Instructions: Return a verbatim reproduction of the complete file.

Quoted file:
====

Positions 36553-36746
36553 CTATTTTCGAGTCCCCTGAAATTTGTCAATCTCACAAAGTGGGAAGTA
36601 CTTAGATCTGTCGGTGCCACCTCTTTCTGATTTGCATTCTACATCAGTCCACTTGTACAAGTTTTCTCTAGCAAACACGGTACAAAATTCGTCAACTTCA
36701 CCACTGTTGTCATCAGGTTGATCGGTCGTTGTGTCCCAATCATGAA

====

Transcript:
Positions 36553-36746
36553 CTATTTTCGAGTCCCCTGAAATTTGTCAATCTCACAAAGTGGGAAGTA
36601 CTTAGATCTGTCGGTGCCACCTCTTTCTGATTTGCATTCTACATCAGTCCACTTGTACAAGTTTTCTCTAGCAAACACGGTACAAAATTCGTCAACTTCA
36701 CCACTGTTGTCATCAGGTTGATCGGTCGTTGTGTCCCAATCATGAA